Let's look at the simple math:
In the four gospel accounts, there are a total of 89 chapters (Matthew - 28, Mark - 16, Luke - 24, and John - 21).
Matthew gives about 1 chapter to the birth narrative. Mark does not discuss it. Luke spends roughly 1.5 chapters on it. John, like Mark, does not mention Christ's birth. Therefore, out of 89 total chapters, only 2.5 are spent on the birth of Jesus Christ. I'm not suggesting that the birth of Christ is unimportant; rather, I'm pointing out that the gospel writers did not take much time to discuss it. Maybe we should think about this as we contemplate the celebrating we do.
For the sake of comparison, let's look at how much the gospel writers had to say in their passion and resurrection narratives. The starting point for each is the mention of the Passover. Matthew spends 3 chapters on it (chapters 26-28). Mark uses 3 chapters (14-16). Luke writes for 3 chapters about it (22-24). John spends a whopping 8 chapters (13-20) on the passion and resurrection of Christ. That makes for a total of 17 chapters total focusing on the death and resurrection of Jesus.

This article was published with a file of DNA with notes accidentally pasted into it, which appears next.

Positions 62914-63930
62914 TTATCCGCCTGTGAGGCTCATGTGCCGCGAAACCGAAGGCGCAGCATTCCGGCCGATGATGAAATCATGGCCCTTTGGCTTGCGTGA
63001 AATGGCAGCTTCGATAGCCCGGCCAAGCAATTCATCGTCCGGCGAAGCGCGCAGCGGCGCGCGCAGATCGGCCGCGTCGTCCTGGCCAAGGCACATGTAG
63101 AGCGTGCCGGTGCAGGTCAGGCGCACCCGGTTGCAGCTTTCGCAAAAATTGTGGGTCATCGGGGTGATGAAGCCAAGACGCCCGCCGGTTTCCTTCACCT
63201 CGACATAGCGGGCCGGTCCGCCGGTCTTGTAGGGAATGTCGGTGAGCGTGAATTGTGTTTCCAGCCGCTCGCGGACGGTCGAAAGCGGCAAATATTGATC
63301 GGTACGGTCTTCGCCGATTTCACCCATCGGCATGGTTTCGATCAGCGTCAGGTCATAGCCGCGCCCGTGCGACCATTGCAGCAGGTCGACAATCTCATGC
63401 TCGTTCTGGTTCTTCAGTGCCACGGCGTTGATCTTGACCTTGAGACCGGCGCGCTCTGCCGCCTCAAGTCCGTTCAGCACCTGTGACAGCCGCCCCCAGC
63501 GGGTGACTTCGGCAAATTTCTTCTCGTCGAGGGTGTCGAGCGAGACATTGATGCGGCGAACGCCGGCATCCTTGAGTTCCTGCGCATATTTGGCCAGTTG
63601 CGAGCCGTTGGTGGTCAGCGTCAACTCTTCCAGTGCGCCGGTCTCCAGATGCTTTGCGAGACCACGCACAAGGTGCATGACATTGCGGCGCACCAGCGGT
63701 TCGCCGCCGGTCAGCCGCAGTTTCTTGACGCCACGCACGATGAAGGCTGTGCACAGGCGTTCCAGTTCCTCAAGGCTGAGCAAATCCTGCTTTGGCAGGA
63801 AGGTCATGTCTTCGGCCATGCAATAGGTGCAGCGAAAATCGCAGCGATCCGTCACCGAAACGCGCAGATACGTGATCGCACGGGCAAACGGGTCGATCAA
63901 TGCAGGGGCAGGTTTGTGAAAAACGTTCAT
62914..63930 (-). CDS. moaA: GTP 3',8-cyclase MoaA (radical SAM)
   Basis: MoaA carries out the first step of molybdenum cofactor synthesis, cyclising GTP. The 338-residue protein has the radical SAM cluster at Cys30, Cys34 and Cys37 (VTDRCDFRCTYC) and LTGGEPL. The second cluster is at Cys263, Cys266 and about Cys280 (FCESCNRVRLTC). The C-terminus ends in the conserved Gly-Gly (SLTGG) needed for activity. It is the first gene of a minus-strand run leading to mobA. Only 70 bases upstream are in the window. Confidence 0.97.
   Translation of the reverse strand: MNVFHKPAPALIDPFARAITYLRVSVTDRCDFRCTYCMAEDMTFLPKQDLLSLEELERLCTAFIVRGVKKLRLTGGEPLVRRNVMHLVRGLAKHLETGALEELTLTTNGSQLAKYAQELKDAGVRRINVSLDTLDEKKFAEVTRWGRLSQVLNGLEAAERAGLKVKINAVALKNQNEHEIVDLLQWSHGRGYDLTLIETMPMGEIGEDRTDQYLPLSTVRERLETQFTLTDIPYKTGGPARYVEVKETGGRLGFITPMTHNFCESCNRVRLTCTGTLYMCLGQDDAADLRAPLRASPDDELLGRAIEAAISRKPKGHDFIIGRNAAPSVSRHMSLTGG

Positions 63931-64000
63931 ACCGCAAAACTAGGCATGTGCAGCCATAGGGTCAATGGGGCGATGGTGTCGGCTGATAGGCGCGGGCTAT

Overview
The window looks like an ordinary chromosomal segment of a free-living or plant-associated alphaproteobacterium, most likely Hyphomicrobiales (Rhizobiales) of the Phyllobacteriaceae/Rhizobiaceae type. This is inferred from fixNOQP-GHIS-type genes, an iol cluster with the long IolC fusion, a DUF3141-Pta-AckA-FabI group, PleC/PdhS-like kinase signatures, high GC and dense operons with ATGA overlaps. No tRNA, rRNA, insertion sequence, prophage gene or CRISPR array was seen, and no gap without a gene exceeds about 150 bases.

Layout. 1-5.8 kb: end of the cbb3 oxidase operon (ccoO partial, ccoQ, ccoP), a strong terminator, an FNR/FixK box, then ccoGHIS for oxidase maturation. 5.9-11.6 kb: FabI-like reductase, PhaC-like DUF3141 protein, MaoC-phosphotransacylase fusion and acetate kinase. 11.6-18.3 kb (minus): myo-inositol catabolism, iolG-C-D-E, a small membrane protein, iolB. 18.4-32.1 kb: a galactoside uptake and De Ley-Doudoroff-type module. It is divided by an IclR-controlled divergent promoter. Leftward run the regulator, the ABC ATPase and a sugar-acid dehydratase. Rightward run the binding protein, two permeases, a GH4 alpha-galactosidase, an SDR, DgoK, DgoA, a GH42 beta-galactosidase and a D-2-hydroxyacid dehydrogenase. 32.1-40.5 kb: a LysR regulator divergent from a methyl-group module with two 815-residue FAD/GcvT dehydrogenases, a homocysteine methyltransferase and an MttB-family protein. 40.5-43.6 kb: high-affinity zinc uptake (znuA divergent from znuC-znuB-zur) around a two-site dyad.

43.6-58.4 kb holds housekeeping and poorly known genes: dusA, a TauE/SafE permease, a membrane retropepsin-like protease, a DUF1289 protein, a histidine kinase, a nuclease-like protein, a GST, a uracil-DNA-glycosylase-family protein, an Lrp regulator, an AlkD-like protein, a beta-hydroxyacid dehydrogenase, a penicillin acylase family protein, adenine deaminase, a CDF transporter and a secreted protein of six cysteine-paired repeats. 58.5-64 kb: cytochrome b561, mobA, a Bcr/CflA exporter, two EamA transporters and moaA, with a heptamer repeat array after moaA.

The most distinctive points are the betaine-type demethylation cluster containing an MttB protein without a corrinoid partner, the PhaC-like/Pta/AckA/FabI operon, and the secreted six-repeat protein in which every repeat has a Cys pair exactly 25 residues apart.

We must assume that the biblical writers took the most time on the content that they believed to be the most important. The above score (17 to 2.5) should show us that while the birth of Christ is significant, His death and resurrection are far more significant. Just the sheer number of chapters gives us a strong clue about what we should be celebrating (at any time of year).
The early church understood this. When they gathered, they celebrated the death and resurrection of Christ. They did this at least in part through the Lord's Supper. We have no indication that early Christians spent time focusing on Christ's birth.
Since the gospel writers emphasized the death and resurrection of Jesus more than anything else, shouldn't we do the same no matter what time of year it is?